• Alright, turning this bad boy out! Why did I think I would have time to ride…?

It looks like Leo felt about as relieved as I did when he got turned out *queue bucking party*. I was also informed that night at the Christmas party that the head groom had finished my ridiculous clip job by doing Leo’s face. I think this was either out of pity or embarrassment on his part - he couldn’t have Leo seen at the barn with the possibility that people might think he’s responsible. Either way, I brought donuts as a thank you, and we’re all better off for it. I’m still going to touch up Leo’s armpits and entire left side next Saturday. Pray for me.

My MASTERPIECE. The right side looks slightly better. Maybe.

My MASTERPIECE. The right side looks slightly better. Maybe.

No one would ever pay me to do this.

Handsome AF from far away though!!

Handsome AF from far away though!!

NorCal Hunter/Jumper Association Clinic Auditing

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This past weekend I was lucky enough to audit the NorCal Clinic, taught this year by Mandy Porter. Mandy is one of my riding heroes, who I first noticed when I attended the SIHS Grand Prix and again when I found out that she competes many of Wild Turkey Farms' young horses (seriously, #horsegoals). As an instructor, I found her to be sympathetic, engaged, knowledgeable and super kind. I actually applied to ride in the clinic but count myself lucky that I didn’t get in since it’s been a rough few riding weeks (smoke, falls, rain, etc.). Had the clinic been in August or September, I would be crushed that I didn’t get in, but was happy to audit this time around!

There were two two-day session of the clinic. I missed the first day, gymnastics, but saw all of Day 2, coursework, and then some of Days 3 and 4.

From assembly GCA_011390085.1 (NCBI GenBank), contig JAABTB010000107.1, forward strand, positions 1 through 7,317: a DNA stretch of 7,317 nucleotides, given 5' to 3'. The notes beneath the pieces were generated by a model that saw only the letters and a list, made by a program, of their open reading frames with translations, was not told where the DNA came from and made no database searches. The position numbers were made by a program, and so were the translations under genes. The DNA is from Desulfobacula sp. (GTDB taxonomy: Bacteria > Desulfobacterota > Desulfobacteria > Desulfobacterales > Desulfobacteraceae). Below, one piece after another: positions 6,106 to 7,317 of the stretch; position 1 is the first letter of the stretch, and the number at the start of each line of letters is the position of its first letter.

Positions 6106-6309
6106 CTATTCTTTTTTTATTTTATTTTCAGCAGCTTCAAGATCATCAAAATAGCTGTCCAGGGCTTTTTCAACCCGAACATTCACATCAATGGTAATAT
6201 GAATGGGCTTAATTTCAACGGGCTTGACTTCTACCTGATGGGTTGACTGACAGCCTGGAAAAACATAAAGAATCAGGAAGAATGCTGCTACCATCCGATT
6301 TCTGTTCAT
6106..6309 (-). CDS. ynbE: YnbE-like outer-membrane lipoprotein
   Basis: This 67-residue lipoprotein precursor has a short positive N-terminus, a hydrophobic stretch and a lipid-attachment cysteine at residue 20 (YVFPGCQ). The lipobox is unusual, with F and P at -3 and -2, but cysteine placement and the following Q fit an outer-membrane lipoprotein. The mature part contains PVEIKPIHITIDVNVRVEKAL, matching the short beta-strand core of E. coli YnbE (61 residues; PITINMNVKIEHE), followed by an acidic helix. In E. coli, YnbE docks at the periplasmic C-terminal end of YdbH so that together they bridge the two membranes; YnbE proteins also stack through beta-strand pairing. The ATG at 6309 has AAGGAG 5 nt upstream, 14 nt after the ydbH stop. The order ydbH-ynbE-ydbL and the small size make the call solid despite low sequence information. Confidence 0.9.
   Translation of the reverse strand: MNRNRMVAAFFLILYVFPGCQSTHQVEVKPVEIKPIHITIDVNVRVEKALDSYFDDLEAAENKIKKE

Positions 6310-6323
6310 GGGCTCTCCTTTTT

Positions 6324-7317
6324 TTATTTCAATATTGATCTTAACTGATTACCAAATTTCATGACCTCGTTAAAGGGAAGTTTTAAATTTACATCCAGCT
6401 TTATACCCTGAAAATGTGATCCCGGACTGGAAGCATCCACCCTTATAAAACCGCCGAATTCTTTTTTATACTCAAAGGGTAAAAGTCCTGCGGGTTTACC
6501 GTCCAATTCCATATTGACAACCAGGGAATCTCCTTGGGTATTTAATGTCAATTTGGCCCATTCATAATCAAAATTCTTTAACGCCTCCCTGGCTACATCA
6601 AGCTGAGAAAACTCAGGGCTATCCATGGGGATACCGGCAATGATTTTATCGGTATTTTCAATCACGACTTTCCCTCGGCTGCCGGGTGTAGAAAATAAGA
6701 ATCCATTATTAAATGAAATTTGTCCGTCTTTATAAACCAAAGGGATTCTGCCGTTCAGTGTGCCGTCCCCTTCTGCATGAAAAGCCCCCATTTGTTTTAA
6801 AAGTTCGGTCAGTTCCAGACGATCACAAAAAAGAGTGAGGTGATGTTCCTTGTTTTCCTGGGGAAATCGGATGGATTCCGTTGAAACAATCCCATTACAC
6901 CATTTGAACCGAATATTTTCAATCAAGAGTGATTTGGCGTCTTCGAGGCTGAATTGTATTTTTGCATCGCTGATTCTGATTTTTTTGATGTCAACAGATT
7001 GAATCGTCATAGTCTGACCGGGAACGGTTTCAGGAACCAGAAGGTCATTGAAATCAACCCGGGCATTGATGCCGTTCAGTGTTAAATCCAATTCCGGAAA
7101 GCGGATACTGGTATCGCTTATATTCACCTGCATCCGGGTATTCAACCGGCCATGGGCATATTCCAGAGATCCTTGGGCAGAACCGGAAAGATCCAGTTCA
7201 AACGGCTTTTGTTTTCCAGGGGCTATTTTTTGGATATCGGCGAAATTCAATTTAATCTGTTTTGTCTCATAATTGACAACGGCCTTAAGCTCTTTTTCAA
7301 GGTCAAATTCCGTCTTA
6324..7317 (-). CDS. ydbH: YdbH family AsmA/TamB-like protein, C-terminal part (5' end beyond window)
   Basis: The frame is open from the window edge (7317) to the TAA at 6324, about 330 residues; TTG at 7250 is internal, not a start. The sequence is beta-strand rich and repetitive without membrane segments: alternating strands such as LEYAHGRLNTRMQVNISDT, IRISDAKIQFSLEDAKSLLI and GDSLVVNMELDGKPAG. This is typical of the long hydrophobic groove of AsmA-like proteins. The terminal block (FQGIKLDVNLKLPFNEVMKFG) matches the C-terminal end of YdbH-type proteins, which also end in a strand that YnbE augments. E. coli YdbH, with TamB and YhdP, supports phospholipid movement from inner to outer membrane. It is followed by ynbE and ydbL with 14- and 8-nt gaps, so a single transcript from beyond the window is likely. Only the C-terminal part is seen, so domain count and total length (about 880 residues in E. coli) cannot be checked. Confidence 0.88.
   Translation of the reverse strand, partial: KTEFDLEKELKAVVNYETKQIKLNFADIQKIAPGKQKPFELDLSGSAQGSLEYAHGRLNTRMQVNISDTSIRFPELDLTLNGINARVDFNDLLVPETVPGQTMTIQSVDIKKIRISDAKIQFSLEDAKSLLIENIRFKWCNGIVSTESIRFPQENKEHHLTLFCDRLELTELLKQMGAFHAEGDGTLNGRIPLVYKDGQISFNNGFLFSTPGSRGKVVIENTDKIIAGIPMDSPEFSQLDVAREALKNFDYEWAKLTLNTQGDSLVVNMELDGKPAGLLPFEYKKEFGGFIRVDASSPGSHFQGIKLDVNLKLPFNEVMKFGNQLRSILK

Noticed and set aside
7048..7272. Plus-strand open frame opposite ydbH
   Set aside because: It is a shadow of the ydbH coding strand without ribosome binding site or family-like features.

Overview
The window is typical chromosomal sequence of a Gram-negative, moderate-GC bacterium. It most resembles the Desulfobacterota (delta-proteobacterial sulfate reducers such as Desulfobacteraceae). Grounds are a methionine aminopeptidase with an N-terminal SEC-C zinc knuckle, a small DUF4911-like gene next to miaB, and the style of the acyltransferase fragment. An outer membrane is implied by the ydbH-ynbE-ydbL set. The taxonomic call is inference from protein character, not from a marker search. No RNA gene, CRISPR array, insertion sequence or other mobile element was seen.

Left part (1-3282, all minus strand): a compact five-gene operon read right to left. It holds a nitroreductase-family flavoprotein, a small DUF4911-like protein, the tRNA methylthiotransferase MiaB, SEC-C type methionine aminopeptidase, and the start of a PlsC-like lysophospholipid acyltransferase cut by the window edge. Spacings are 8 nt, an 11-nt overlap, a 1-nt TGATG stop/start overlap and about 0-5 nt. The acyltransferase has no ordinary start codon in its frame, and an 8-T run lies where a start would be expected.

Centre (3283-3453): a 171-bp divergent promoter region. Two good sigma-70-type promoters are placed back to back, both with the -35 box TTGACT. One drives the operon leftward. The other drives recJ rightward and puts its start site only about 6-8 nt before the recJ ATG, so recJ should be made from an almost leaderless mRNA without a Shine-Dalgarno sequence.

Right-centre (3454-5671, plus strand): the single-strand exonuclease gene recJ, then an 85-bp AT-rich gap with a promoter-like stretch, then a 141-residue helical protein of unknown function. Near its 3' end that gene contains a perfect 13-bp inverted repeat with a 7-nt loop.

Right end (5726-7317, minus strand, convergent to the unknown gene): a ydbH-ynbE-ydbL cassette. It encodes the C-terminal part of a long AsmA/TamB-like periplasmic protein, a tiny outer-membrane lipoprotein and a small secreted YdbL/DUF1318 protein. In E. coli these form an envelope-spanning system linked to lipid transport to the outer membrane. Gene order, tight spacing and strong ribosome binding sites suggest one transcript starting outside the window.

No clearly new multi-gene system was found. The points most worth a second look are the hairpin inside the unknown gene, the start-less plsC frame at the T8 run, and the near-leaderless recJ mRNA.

A lot of the concepts covered were ideas I’d previously been introduced to in lessons. A lot of supple-ing exercises, figure eights, serpentines were used at the beginning of the sessions. The hardest exercise, in my opinion, was the canter to trot to canter transitions on a circle, so I think this will be the first one I attempt when I ride next. I also noted that when doing circles, serpentines or figure eights, don’t pull your inside rein down (many rider’s hands were too low) and your outside rein and outside leg should create a ‘wall’ so that your horse’s hind end doesn’t swing or fishtail out.

Main Emphasized Concepts

  • a good balanced, quality canter matters much more than distances, rhythm is more important than your distance

  • if you have an iffy distance, don’t let your horse know that it wasn’t exactly what you wanted - no last minute rein grabbing or pony kicking (bumping is fine)

  • when you start your course, get your horse in front of your leg (wish I could inset a clapping emoji here). get them moving off your leg and then collect! check that you have all your buttons that you’ll utilize during your course